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Hadrián Pernas Pardavila

1 Group of Virology and Pathogenesis, Galicia Sur Health Research Institute (IIS Galicia Sur)-Complexo Hospitalario Universitario de Vigo, Vigo, SERGAS-UVigo, Spain. 


In 2000, evidence began to emerge that sexual transmission of HIV was directly related to the viral load of the person infected (Quinn et al. N Engl J Med 2000). This led to the hypothesis that people living with HIV (PLWH) on antiretroviral treatment were less likely to transmit the virus. At that time, mathematical models were published to predict the reduction of HIV transmission in the context of early diagnosis and treatment (Granich et al. The Lancet 2009). This was followed by another observational study showing a significant reduction in HIV transmission between serodiscordant couples after initiation of highly active antiretroviral treatment (Cohen et al. CID 2010; Castilla et al. JAIDS 2005). 


In this context, the first clinical trial to evaluate the impact of early or delayed antiretroviral treatment on HIV transmission was published in 2011. It randomised PWH and serodiscordant couples to early or delayed antiretroviral treatment. It evaluated 1763 couples. There were 39 HIV transmissions in the study, 4 in the early treatment group and 35 in the delayed treatment group. Almost, in relation to the genetic analysis, it was evident that only 28 of 39 transmissions were in the included couples, 1 in the early treatment group and 27 in the delayed treatment group. This shows an 89% reduction in HIV transmission in the serodiscordant couples who started early treatment compared to delayed treatment (Cohen et al. N Eng J Med 2011). In this way, the study makes a new analysis to the next 5 years. During this time, there were 78 infections, of which 46 were related in the couples included, 3 were transmitted in the early treatment group and 43 were transmitted in the delayed treatment group. The risk reduction was 93% in the couples who started treatment early (Cohen et al. N Eng J Med 2016). The main limitation of this trial was the under-representation of men who have sex with men, which was only 2% of the couples included. 


In 2016, the medical journal JAMA had published the first clinical trial to assess HIV transmission during condomless sex between serodiscordant couples on antiretroviral treatment. This study, called PARTNER, included 1166 serodiscordant couples in which the PWH had a low viral load (<200 copies/mL) from 14 European countries. There was an important representation of gay couples (38%). Follow-up was a median of 1 year and 3 months, and it reported a median of 37 sexual acts per year. In total, there were 22000 condomless sexual acts between homosexual couples and 36000 sexual acts between heterosexual couples. During this time, 11 new HIV cases were reported, none of which had a phylogenetic link to his partner's virus and were related to couple-to-couple transmission. The PARTNER study basically shows that serodiscordant couples on antiretroviral treatment and with good virological control who have condomless sex cannot transmit HIV (Rodger AJ et al. JAMA 2016).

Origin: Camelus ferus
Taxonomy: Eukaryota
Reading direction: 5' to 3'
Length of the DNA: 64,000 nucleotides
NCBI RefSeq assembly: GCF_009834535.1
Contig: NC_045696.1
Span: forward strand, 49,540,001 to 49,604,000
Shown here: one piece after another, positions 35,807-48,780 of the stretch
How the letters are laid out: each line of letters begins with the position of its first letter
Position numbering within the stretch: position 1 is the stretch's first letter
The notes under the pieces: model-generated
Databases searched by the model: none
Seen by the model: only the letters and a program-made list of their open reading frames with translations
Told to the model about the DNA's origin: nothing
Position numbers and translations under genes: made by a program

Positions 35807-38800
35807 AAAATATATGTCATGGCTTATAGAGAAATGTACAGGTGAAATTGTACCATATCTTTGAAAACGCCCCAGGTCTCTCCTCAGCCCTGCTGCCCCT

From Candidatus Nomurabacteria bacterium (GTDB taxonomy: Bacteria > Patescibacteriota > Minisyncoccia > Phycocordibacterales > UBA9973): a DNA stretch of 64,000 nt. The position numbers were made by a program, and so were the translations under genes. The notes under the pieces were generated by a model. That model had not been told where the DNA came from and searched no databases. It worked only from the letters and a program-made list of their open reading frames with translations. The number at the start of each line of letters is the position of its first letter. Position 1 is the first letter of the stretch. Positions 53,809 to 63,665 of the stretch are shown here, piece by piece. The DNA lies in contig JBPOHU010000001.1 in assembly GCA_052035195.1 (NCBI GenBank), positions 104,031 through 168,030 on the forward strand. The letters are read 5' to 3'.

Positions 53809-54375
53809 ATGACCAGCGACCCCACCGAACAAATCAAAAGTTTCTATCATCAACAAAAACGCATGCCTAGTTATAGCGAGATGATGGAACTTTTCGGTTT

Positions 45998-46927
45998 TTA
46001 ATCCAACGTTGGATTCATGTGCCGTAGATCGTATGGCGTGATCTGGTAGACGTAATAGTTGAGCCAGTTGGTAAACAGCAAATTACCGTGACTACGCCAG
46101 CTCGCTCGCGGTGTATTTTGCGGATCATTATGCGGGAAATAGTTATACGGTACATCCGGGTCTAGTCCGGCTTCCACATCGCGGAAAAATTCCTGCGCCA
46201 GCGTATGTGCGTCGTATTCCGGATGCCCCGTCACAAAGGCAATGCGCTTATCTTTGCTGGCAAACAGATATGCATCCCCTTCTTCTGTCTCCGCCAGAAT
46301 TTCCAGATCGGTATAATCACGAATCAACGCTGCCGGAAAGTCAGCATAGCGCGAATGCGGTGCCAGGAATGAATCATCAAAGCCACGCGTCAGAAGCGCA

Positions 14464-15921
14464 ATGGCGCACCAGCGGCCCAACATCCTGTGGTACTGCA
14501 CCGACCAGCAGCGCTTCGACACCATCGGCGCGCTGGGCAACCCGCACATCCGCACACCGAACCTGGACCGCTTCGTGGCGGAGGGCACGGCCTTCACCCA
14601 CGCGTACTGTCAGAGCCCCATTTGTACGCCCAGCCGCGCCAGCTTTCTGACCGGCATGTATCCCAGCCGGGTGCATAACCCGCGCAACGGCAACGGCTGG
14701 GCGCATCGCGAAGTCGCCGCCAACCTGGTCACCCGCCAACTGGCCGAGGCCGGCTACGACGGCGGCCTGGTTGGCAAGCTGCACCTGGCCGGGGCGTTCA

In the PARTNER study, most transmissions were between gay couples (10/11), so an extension was made to better estimate the risk of transmission in these couples. The second phase was called PARTNER2 and was published in The Lancet in 2019. In this case, 782 couples were analysed over 7 years, with a median follow-up of 2 years. A total of 76088 sexual acts were reported. 288 men with HIV in 777 couples (37%) reported condomless sex with another man who was not part of the couple. There were 15 new HIV cases, none of which was phylogenetically related to his partner's virus. The couple had a total of 0 HIV cases (Rodger AJ et al. The Lancet 2019). 


This data has scientifically proven that people living with HIV who are on antiretroviral treatment and have good virological control do not transmit the virus sexually (whether anal or vaginal). Since the publication of the PARTNER trial results is so important in spreading the message of Undetectable = Untransmittable (U=U), it means that it has been shown in some rigorous scientific studies that people living with HIV on treatment and with an undetectable blood viral load do not transmit HIV through unprotected sexual relations (such as condomless sex). This means that antiretroviral treatment is one of the best tools to prevent HIV transmission. This is why early diagnosis of infection is so important in order to start treatment as early as possible and prevent new transmissions. Now that you know this scientific information, it is time to help spread the message. 

Undetectable = Untransmittable: People living with HIV in antiretroviral treatment and viral load undetectable cannot transmit the virus in sexual acts. 

DOI 10.24175/sbd-2024-000009

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